I would love to see a mass gathering of Tiny Houses and Tiny House people. I often refer to our community of Tiny Houses people and I think an event like this would bring our close knit community even closer, generate a lot of discussion and make strides in progressing the Tiny House cause. I would love to see it held where we could make a big splash media wise; just imagine a swarm of Tiny Houses converging on the National Mall in Washington DC one weekend! The trouble is that we are spread out over a good distance so everyone would have to travel a good distance.
What things do think need to happen next for Tiny Houses?
Recently Tiny Houses have been getting some BIG press. A few of the stories are reacting to Mayor Bloomberg’s plan to have a whole new class of tiny apartments to meet the cities’ growing need for more apartments for young single people. Does this signal the arrival of Tiny Houses? So today here is a quick round up of Tiny Houses in the news.
First off, in an act of shameless self promotion, here is the coverage the LA Times did on me and a few other tiny house folks.
Next up, our good friend Deek of Humble Homes and Simple Shacks was featured in US News which was a great article and brought a lot of attention to the Tiny House Movement.
The story that brought a lot of awareness to living in small spaces is Bloomberg’s vision for 300 square foot apartments.
Next up is The Guardian, which is a premier publication in the UK, talked about the interest and benefits of Tiny Houses.
Looks like the Tiny House Movement is crossing boarders to Canada where one couple is building their Tiny House to escape the rat race. Check out the coverage in the Canadian National Post.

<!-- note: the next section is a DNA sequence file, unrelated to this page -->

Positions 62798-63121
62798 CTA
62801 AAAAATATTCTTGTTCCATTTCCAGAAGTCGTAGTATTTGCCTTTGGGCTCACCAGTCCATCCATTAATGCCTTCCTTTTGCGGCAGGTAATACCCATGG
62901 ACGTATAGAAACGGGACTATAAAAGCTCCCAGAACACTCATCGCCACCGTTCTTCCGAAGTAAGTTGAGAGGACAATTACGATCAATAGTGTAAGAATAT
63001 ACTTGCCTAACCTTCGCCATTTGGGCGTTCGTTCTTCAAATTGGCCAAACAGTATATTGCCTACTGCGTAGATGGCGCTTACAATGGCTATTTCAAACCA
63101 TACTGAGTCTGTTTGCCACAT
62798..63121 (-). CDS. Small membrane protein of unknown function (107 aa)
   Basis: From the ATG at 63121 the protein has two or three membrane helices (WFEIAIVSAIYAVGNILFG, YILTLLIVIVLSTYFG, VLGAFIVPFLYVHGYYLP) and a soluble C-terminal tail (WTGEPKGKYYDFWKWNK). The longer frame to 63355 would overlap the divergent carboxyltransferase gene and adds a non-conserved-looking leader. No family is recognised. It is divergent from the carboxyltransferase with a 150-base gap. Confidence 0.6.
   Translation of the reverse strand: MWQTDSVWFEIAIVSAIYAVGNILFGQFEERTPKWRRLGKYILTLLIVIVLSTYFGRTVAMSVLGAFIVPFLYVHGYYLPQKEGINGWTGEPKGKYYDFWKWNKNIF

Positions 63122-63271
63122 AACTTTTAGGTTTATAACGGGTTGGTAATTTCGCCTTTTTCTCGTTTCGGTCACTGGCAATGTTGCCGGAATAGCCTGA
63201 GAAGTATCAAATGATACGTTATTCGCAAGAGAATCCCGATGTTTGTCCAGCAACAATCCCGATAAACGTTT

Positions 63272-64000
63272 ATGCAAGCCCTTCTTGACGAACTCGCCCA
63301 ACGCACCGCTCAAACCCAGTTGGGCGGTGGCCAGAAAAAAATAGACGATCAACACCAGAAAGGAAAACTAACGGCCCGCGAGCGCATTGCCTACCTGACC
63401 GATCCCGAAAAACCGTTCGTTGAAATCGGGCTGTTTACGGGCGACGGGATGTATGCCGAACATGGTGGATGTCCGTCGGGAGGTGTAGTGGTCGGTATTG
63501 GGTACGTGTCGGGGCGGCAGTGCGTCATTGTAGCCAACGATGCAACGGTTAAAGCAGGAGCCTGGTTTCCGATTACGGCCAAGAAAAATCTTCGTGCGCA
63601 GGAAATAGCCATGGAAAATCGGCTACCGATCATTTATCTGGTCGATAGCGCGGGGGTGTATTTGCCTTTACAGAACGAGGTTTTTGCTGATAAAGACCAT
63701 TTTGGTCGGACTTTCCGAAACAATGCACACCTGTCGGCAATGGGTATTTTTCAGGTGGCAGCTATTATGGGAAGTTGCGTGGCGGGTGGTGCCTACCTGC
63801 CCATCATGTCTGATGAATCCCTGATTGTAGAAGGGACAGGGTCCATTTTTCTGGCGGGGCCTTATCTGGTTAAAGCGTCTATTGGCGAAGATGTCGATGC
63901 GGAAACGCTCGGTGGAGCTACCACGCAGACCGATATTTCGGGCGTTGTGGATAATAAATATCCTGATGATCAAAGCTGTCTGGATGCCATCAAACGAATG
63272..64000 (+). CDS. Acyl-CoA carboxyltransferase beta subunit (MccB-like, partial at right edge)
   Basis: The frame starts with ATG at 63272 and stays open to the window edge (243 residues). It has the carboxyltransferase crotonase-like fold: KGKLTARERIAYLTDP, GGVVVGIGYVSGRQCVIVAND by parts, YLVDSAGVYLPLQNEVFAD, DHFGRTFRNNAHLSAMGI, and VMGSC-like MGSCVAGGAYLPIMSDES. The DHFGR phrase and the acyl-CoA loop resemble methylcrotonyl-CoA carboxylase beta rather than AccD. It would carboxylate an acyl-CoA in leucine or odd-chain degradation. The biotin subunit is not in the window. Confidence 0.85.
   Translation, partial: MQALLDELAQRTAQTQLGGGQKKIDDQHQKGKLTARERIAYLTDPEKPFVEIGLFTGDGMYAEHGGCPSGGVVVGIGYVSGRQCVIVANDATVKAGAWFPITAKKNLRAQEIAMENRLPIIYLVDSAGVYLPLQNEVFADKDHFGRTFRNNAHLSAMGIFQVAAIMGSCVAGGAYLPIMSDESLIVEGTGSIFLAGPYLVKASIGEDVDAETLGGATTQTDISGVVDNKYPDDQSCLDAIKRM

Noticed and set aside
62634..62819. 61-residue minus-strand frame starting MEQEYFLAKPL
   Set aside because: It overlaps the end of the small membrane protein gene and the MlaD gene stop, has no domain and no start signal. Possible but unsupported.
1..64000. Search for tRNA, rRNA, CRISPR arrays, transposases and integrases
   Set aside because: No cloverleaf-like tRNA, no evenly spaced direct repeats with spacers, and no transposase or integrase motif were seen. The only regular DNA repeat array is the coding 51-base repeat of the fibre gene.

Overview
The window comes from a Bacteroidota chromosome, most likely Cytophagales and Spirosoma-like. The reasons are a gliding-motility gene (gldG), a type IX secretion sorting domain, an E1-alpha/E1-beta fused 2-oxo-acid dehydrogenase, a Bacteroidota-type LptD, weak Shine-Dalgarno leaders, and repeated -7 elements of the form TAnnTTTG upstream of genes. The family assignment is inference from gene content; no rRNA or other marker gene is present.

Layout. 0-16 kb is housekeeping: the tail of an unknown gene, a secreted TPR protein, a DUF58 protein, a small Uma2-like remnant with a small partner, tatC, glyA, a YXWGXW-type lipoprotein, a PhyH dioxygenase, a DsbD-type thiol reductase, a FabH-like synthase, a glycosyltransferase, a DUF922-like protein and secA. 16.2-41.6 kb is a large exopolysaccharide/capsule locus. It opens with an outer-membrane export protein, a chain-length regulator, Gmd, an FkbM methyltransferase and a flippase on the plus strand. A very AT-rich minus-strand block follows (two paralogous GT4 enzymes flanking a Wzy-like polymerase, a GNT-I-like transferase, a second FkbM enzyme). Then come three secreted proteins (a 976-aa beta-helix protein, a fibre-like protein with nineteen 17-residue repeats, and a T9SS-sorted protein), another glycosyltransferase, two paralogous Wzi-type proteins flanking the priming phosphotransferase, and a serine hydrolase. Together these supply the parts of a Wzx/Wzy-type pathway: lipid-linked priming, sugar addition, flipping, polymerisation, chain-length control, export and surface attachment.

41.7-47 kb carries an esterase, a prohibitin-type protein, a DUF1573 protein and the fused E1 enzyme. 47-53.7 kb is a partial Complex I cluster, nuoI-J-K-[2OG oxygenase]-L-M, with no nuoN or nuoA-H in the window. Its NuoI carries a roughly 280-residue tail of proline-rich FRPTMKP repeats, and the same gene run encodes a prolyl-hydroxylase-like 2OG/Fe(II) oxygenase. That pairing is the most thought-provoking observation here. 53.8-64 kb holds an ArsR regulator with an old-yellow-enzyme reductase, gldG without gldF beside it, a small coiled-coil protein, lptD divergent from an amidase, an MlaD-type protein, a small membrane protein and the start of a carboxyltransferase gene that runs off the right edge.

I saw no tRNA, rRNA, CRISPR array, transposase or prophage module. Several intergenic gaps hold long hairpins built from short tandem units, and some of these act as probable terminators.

Here is another article on the same couple above, but this time has a great video of the tour. Also interesting was the poll they did, I was surprised at how many people would consider actually doing this.
Oregon Live talked about living in small spaces and the process of pairing back your possessions to what is most vital and important.
The last one I will do for this round up is from The Epoch Times, which covers a new tiny house that has been built.
What is your benchmark for when Tiny Houses have “made it”?
Do you think Tiny Houses are here to stay?
Today we have a guest post written by Andrea Tremols of Charleston Tiny House who talks about their journey to building their very own tiny house:
Cedric and I’s interests in tiny houses began while volunteering on organic farms in Spain back in 2009. We stayed in all manners of small living spaces. From a yurt dwelling on an organic olive orchard overlooking a classic white Andalusian village to a 800 sq. foot apartment we shared with two other volunteers in a remote village bordering the Pais Vasco. These experiences, especially the yurt, increased our interest in the possibility of owning our own small dwelling.